Ben’s Techdirt Profile


About Ben

Ben’s Comments comment rss

  • Apr 29th, 2016 @ 3:27pm


    1. The 10th Amendment:

    The powers not delegated to the United States by the Constitution, nor prohibited by it to the States, are reserved to the States respectively, or to the people.
    pretty much defines "States Rights." But the commerce clause of the Constitution permits the US Government to control/manage interstate commerce. I can't think of anything more interstate (in both political meanings of the word "state") than broadband access, so "states rights" does not apply. The states should not be intruding on the domain of the FCC.

    2. Yea, right. The broadband companies can donate relatively huge amounts to state legislators, helping their campaign war chests, and hand them the words to use in their bills. The legislators get resources they need to be re-elected, and the broadband companies get the right to do things like defining "broadband" as whatever they can get away with. Until funding of elections is reformed, anyone who wants to "petition their representatives to change it" can pretty much expect nothing.

    And suing due to material damage? That depends on whether the broadband company has forced you to agree to arbitration...

    Just because the FCC, until Tom Wheeler (I hope), has ignored it's duty for decades and let the states tilt the playing field, doesn't mean the FCC can't now step up and insist that there are lines which should not be crossed.

    I hope it gets better, but the states should have very little say in this; it is an FCC matter.

  • Apr 26th, 2016 @ 9:24am


    I think they are more chartreuse (greenish-yellow) than pinkish/red (rouge), but I've been known to be a bit a rogue in my color choices of late.

  • Apr 20th, 2016 @ 2:48pm

    It is not Fear!

    It is not

    we've let fear grip our government institutions
    -- it is terror. The government is going overboard not because of simple fear -- it is the terror they feel that they will have been on duty when the next terrorist strike happens.

    Therefore, "the terrorists" have won.

  • Apr 19th, 2016 @ 3:23pm


    Or, as appears to be the case in Canada, the key can be handed out to law enforcement agencies, allowing them to decrypt at will…
    Really? So, this is like the FBI using the one gut wrenching "because Terrorism!" case to show a need to crack an iPhone and be handed a tool to crack all iPhones (and then they would have it in their tool chest without needing to get one of those pesky warrant thingies for the "next" one).

    ...and since one government agency is just a part of the government, it means that effectively all government agencies would have it (like the NSA wouldn't be able to get it from the FBI if it wanted it?)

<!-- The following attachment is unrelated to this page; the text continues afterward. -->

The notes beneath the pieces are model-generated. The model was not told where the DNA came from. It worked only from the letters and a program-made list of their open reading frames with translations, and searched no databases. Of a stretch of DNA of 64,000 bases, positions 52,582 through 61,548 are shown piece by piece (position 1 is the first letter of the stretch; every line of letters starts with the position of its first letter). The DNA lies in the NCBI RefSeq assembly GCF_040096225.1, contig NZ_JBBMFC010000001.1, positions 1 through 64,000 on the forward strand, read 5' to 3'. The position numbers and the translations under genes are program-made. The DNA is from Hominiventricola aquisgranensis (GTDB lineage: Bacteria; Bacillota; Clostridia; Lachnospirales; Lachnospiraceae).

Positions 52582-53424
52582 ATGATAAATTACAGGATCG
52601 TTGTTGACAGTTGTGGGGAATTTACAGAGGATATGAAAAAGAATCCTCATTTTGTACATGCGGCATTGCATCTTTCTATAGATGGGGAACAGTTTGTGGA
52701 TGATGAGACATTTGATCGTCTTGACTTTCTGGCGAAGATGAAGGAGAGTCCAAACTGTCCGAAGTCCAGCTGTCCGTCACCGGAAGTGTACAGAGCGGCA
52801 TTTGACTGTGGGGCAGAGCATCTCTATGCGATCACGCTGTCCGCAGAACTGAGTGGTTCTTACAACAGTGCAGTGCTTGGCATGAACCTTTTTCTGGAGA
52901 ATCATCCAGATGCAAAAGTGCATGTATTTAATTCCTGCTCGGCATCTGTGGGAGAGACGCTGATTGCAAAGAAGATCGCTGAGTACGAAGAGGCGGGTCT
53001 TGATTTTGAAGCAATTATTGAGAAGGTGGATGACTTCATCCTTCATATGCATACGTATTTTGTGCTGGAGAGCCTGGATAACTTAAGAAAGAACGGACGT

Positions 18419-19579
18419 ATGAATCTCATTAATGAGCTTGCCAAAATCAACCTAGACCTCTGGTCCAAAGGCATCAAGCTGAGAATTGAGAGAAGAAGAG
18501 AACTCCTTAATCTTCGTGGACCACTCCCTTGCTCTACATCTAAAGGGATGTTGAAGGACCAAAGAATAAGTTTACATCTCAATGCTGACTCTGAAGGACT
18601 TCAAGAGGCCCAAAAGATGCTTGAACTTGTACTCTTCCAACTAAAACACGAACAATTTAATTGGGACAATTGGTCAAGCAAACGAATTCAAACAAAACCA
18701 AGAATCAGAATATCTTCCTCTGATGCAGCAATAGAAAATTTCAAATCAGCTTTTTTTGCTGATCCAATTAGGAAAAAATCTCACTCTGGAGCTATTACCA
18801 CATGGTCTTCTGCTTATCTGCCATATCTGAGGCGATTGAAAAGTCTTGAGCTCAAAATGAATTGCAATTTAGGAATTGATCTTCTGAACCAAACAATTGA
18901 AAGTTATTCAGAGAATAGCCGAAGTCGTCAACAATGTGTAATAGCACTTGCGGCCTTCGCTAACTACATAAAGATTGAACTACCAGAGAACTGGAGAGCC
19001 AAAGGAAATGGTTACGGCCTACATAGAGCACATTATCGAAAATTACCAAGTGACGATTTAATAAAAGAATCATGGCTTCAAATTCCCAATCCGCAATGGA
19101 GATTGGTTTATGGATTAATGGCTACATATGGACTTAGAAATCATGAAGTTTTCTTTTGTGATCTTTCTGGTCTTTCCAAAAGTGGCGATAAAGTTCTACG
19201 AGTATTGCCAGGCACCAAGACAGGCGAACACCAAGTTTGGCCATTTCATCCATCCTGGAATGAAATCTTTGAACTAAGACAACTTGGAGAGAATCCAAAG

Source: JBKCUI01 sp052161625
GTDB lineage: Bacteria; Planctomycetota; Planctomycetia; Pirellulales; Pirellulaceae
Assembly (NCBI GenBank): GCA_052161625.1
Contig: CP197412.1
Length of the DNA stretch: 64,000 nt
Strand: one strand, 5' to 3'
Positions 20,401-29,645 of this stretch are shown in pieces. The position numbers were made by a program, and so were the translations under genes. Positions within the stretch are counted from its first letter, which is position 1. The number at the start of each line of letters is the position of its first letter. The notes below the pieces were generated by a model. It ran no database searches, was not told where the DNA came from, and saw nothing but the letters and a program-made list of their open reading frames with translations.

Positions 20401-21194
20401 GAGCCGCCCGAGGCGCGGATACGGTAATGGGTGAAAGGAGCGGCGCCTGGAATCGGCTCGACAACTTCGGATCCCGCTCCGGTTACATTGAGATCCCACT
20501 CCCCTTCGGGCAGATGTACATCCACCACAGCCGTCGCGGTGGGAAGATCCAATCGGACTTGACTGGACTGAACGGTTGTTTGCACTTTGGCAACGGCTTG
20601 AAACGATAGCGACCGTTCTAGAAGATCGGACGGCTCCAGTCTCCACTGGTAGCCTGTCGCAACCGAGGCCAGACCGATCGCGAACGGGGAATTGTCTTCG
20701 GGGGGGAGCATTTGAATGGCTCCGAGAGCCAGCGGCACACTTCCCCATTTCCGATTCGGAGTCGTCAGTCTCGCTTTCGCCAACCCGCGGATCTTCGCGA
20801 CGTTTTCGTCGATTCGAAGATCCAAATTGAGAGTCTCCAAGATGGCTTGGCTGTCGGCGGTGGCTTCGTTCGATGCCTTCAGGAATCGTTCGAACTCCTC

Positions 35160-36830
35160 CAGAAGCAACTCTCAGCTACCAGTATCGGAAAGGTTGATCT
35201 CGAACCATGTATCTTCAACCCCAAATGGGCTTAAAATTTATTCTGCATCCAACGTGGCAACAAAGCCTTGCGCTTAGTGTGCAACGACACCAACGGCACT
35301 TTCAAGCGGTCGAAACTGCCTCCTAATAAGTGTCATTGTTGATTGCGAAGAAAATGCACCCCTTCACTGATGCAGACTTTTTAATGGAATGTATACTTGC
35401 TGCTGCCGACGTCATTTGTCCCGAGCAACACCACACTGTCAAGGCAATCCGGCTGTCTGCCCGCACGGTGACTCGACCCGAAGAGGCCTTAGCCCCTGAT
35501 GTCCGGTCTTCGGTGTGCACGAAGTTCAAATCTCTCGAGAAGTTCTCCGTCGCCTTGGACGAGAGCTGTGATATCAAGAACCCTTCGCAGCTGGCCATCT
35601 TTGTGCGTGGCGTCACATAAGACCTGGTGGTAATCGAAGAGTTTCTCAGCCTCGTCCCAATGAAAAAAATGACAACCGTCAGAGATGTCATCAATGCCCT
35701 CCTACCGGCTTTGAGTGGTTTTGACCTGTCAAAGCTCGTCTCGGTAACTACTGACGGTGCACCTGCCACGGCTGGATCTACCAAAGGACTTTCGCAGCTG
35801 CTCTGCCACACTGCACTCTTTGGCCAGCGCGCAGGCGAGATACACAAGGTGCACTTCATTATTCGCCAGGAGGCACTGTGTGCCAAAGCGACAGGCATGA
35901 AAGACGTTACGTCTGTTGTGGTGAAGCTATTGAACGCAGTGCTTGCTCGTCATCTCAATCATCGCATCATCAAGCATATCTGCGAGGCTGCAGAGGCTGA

So, in Canada, it probably means *all* law enforcement agencies would have the non-BES key available, with no need to go to the courts (or Blackberry) to get permission. I thought Blackberry was stupid, but I didn't think they were *that* stupid. At least with keeping it to themselves, they would have a revenue stream from the requests for decryption.

  • Apr 19th, 2016 @ 3:13pm

    Server Server?

    "BES Server" <==> "Blackberry Enterprise Server Server"

    Brought to you by the redundant Department of Redundancy.

  • Apr 13th, 2016 @ 7:23am


    The disambiguation page for Hofbrau ( shows multiple "Hofbrau"s in Germany, so it doesn't quite appear generic.

  • Apr 12th, 2016 @ 5:51pm


    Maybe Digital Suicide would be a more appropriate name for them.

  • Mar 25th, 2016 @ 4:01pm

    Better to be thought...

    Better to be thought an idiot than opening one's mouth and prove it to the world.

    Or, I guess, open one's media account...

  • Mar 21st, 2016 @ 10:23am


    If the deadline passed "with nary a smiling monkey complaint," then how can they expect the filing to be processed? Yes exceptions can sometimes be made, but my experience with the courts is that they'd rather _not_ make decisions, and when there is a legitimate reason to reject something, they use it.

    Otherwise "deadline" doesn't mean what they think it means. ... and that is inconceivable!

  • Mar 10th, 2016 @ 9:50am

    Wired vs Slate

    I must have missed the ArsTechnica toe-dip in the dark side; I have been a supporter of them for years and I'm glad I don't need to drop them.

    I have/had both Wired and Slate in my RSS news feeds for a while. As noted above, Wired recently started blocking users using blockers (I use Ad Block plus); I now no longer have Wired in my news feed. I kind of miss it (and I actually subscribe to the physical magazine!) but it was too annoying to deal with.

    Slate, on the other hand just displays a removable footer noting that it noticed my blocker and could I please subscribe...